Powered by Georges Bizet's grand music and Oscar Hammerstein II's magnificent lyrics, this Americanized all-black version of the classic opera Carmen is "a dynamic superb show" with a positively "incandescent Carmen." (Newsweek) Oscar® -nominee Dorothy Dandridge stars in the title role, a passionate, sexy creature who lures Joe (Harry Belafonte), a handsome soldier, away from his sweetheart (Olga James). Following a fatal brawl with his sergeant, Joe deserts his regiment with the sultry femme fatale. But Carmen soon tires of him and takes up with a heavyweight prize-fighter (Joe Adams). Triggering Joe's tragic revenge. Helping to set the screen on fire are Pearl Bailey and Diahann Carroll, part of the "sensational troupe" that makes this jubilant musical film "hard to beat."
Few actresses have captivated the camera as powerfully as Dorothy Dandridge in Carmen Jones
. Her polished beauty plays in irresistible contrast to her title character's leonine sexuality and fluid emotions; a man can't decide from moment to moment if he wants to save her from doom, build her a castle, or never let her out of bed. Of course, that's the problem with the boys in this semi-experimental adaptation of Bizet's opera, Carmen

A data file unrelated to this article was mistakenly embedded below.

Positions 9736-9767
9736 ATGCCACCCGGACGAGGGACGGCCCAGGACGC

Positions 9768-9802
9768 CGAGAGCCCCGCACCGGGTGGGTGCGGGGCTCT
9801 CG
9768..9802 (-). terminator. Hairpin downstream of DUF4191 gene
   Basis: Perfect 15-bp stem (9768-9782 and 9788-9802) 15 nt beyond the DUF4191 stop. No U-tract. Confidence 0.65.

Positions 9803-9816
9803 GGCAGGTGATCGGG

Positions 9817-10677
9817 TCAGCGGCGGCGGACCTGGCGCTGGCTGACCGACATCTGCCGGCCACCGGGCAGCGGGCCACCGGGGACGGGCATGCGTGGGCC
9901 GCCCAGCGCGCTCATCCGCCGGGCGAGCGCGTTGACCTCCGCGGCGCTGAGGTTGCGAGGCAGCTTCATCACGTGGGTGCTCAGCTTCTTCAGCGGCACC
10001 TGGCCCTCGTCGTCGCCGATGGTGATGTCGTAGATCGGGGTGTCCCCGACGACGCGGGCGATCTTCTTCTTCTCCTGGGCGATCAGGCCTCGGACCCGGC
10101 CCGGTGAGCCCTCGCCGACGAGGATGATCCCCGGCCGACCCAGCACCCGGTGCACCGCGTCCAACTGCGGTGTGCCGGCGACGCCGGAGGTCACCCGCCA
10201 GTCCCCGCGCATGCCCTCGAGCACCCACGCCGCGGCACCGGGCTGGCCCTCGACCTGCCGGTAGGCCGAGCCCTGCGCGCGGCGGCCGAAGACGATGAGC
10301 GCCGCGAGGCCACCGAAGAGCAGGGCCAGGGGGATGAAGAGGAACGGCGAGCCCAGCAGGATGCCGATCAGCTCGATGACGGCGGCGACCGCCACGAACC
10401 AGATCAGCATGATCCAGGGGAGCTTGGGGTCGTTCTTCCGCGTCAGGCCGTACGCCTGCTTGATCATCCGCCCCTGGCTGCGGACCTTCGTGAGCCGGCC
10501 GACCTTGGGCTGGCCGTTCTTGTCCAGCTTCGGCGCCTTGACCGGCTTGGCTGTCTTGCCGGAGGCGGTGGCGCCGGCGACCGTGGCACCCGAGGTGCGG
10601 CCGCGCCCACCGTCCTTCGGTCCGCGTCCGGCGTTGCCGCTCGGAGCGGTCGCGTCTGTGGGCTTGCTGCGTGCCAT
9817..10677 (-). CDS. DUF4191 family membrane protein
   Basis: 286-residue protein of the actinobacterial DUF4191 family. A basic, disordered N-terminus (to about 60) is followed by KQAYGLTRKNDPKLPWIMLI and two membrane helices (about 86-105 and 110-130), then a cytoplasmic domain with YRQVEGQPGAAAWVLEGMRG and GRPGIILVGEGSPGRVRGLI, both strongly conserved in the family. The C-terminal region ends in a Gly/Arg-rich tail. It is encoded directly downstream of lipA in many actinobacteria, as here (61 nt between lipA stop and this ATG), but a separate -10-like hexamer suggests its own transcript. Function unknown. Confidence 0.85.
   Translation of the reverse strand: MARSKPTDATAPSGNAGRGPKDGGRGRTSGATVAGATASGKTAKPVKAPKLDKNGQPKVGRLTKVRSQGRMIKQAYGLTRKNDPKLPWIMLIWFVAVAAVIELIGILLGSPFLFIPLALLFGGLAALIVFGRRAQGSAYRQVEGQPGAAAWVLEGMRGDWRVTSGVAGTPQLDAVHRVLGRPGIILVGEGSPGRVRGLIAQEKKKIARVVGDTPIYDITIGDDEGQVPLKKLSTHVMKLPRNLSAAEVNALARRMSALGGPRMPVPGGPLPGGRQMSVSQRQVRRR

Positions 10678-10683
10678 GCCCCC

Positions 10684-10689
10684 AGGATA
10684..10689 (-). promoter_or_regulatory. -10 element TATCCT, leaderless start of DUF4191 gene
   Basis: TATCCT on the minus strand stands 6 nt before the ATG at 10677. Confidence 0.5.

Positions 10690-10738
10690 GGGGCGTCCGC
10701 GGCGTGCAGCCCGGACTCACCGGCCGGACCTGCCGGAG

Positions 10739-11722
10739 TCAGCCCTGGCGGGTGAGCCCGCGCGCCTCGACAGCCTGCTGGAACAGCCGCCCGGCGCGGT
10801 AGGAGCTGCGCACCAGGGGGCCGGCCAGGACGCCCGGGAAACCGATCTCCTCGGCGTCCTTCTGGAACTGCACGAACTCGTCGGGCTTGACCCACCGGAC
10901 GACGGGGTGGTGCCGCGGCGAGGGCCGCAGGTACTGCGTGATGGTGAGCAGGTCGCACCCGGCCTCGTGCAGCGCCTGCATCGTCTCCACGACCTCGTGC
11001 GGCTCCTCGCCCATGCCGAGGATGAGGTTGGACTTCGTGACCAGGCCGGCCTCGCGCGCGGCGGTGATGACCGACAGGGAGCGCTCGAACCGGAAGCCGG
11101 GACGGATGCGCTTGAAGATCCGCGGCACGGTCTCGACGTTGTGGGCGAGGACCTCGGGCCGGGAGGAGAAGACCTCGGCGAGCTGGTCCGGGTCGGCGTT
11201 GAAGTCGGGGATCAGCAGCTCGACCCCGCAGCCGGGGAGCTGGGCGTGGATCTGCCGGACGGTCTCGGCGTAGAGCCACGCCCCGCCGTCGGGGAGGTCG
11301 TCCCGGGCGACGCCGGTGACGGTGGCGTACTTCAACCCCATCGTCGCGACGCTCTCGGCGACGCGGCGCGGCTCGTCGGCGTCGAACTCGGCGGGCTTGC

. Straight-arrow Joe (a strapping Harry Belafonte), an obedient corporal on a Southern military base during World War II, is all set to go to flight school and marry his hometown sweetie, Cindy Lou (Olga James), when his troublemaking sergeant orders him to accompany Carmen to a civilian court. In short order, Joe is swept up in Carmen's carnal anarchy and her craving for release from lousy options in life. An impulsive act of violence ensures that Joe's future is gone forever, putting Carmen in the difficult position of destroying their relationship to save him. Oscar Hammerstein II took Bizet's music in 1943 and rewrote the book and lyrics. The result is largely a smashing success with a few missteps (the bullfighter in Bizet's piece becomes a heavyweight boxer here, which breaks up a certain grace in the story) and a couple of perfect stretches (the long prelude to Carmen and Joe's first embrace, set on Carmen's home turf). Despite the fact that both Dandridge and Belafonte were singers, their vocal performances were dubbed by LeVern Hutcherson and Marilyn Horne. (Yes, it is a little disconcerting to hear another voice come out of the more familiar Belafonte's mouth.) Otto Preminger directed with his usual eye on economy of action and production, as the numerous musical numbers tend to be shot in lengthy, single, carefully choreographed takes. The result can be a little visually static at times, but the passion behind the singing pulls everything through. --Tom Keogh